Cost: $45 for a three-course dinner (Mon-Wed 4pm to 11pm, Thurs-Sat 4pm to midnight, Sun 4pm to 10pm); $20 for a two-course lunch with optional $5 dessert (daily 11am to 4pm)
At $35, the three-course dinner menu at this elegant parkside brasserie is a steal. Channel your inner Parisian via Burgundy-style escargot, tartare de bœuf, duck leg confit in Cabernet syrup, steak frites au poivre and pot au chocolat with Chantilly cream. Afterward, walk off the decadence with a star-lit stroll through Discovery Green… it’s what the French would do, probably. Lunch and brunch menus are also available.
Cost: $35 for a three-course dinner (Mon-Sat 4pm to 10pm, Sun 4pm to 9pm); $20 for a two-course lunch (Mon-Fri 11am to 2:30pm) or brunch (Sun 11am to 2:45pm)
If you’re looking to finally cross this regal Houston institution (by-way-of New Orleans) off your bucket list, Houston Restaurant Weeks is definitely the time to do so. That’s when you can get a best-in-show smack of the Creole-kissed menu, from the shrimp remoulade and snapping turtle soup starters to the show-stopping bananas foster flambéed tableside with Caribbean rum for dessert. In between, there’s smothered and blackened Texas redfish, cast iron pork tenderloin with jalapeno-peach BBQ sauce, and -- if you have an extra $12 to spare -- a blockbuster sugarcane smoked beef rib. Lunch and brunch are also available.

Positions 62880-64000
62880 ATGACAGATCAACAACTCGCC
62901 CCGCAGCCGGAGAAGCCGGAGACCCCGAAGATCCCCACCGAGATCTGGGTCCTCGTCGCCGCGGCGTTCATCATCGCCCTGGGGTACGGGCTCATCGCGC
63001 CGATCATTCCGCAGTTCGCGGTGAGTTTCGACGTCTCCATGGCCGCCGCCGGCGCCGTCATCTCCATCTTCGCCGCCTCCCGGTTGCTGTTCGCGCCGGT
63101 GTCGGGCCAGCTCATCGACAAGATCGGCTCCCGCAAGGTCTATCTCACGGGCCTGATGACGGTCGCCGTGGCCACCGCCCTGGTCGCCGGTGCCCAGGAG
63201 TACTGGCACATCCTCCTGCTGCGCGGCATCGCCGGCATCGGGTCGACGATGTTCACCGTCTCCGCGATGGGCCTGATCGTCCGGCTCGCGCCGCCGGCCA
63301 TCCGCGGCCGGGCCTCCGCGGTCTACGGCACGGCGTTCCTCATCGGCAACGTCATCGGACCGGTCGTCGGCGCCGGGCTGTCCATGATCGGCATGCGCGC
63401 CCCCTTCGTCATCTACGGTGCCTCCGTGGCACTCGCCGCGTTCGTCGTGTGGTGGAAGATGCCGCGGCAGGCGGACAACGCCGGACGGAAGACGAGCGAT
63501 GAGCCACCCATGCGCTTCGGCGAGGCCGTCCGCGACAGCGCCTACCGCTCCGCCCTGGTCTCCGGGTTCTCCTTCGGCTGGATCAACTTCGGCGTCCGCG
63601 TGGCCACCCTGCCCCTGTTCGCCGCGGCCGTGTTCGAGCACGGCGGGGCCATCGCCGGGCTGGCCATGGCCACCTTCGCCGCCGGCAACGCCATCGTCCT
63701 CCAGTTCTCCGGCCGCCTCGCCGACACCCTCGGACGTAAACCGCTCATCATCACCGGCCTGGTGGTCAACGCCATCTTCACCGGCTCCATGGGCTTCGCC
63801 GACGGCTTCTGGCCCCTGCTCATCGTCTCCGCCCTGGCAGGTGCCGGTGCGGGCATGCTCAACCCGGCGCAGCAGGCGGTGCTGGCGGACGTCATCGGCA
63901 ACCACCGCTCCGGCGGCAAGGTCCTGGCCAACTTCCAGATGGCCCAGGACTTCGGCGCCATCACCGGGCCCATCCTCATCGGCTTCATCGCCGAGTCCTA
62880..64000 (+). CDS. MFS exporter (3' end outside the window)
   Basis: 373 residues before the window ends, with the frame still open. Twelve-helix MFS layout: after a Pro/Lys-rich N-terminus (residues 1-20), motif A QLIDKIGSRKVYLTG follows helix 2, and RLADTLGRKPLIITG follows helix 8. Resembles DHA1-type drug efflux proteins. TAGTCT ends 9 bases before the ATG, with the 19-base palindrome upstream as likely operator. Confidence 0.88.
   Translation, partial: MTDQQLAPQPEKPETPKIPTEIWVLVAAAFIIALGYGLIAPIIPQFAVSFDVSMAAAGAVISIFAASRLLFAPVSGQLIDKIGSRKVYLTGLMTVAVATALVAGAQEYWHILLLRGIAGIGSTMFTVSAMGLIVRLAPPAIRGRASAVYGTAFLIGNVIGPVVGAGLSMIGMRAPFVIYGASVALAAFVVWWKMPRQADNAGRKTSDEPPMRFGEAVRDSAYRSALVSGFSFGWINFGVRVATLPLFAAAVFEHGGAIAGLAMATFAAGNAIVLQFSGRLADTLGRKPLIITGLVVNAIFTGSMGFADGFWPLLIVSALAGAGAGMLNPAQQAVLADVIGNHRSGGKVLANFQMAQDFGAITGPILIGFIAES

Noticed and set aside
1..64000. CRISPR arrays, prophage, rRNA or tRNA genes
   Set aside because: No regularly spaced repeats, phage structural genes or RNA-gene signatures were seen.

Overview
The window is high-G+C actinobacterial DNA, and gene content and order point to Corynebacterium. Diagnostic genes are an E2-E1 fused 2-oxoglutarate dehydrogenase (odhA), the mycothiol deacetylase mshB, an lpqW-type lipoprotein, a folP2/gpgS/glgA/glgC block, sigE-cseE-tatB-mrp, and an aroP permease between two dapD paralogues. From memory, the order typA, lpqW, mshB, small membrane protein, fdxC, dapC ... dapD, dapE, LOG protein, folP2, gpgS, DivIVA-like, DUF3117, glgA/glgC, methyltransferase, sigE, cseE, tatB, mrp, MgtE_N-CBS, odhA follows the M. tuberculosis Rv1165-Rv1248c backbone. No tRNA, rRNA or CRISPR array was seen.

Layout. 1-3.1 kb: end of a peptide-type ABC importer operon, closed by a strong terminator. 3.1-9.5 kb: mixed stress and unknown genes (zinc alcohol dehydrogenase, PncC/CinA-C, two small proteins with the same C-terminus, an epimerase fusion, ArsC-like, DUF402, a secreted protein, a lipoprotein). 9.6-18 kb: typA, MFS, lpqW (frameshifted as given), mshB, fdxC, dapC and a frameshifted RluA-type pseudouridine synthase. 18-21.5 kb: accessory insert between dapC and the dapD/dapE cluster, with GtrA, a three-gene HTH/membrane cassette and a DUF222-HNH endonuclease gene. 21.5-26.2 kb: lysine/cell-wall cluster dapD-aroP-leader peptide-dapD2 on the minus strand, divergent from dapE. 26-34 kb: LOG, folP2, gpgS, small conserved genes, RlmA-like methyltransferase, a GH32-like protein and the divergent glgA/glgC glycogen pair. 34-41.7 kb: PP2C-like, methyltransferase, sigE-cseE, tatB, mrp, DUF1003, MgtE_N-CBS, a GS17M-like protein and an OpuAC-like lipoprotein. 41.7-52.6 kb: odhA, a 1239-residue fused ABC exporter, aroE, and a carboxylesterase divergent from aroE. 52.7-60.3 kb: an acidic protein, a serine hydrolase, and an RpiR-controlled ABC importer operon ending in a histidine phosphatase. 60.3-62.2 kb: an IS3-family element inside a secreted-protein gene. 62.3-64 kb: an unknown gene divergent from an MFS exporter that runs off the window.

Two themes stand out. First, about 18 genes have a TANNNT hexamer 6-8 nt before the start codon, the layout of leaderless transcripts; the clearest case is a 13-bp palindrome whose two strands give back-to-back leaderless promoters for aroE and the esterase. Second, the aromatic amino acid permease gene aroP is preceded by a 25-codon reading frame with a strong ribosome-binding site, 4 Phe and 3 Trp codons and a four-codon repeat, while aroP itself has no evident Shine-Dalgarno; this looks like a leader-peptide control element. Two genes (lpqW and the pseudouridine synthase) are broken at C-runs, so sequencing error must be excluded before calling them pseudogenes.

Cost: $45 for three courses at dinner (daily 5:45 to 10pm); $20 for two courses at lunch (Mon-Fri 11am to 2pm) or brunch (Sat 11am to 2pm, Sun 10am to 2pm)